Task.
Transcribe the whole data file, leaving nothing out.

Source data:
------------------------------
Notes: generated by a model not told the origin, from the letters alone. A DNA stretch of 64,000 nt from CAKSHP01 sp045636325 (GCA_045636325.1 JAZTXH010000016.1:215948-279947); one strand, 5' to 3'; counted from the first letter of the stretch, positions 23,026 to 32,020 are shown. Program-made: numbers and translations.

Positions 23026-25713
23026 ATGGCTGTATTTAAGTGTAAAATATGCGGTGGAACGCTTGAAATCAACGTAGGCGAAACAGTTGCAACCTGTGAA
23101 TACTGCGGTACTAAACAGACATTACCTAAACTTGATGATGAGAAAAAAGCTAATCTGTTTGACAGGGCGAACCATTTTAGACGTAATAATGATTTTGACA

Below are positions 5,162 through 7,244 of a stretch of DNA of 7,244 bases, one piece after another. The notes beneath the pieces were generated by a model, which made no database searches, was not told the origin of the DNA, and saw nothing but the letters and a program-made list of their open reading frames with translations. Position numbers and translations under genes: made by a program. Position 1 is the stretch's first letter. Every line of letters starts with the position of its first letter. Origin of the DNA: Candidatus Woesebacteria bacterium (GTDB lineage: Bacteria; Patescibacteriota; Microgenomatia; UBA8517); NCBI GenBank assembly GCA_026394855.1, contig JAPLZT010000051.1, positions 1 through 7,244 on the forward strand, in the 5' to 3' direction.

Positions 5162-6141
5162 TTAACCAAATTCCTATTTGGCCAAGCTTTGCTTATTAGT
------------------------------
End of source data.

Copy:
Notes: generated by a model not told the origin, from the letters alone. A DNA stretch of 64,000 nt from CAKSHP01 sp045636325 (GCA_045636325.1 JAZTXH010000016.1:215948-279947); one strand, 5' to 3'; counted from the first letter of the stretch, positions 23,026 to 32,020 are shown. Program-made: numbers and translations.

Positions 23026-25713
23026 ATGGCTGTATTTAAGTGTAAAATATGCGGTGGAACGCTTGAAATCAACGTAGGCGAAACAGTTGCAACCTGTGAA
23101 TACTGCGGTACTAAACAGACATTACCTAAACTTGATGATGAGAAAAAAGCTAATCTGTTTGACAGGGCGAACCATTTTAGACGTAATAATGATTTTGACA

Below are positions 5,162 through 7,244 of a stretch of DNA of 7,244 bases, one piece after another. The notes beneath the pieces were generated by a model, which made no database searches, was not told the origin of the DNA, and saw nothing but the letters and a program-made list of their open reading frames with translations. Position numbers and translations under genes: made by a program. Position 1 is the stretch's first letter. Every line of letters starts with the position of its first letter. Origin of the DNA: Candidatus Woesebacteria bacterium (GTDB lineage: Bacteria; Patescibacteriota; Microgenomatia; UBA8517); NCBI GenBank assembly GCA_026394855.1, contig JAPLZT010000051.1, positions 1 through 7,244 on the forward strand, in the 5' to 3' direction.

Positions 5162-6141
5162 TTAACCAAATTCCTATTTGGCCAAGCTTTGCTTATTAGT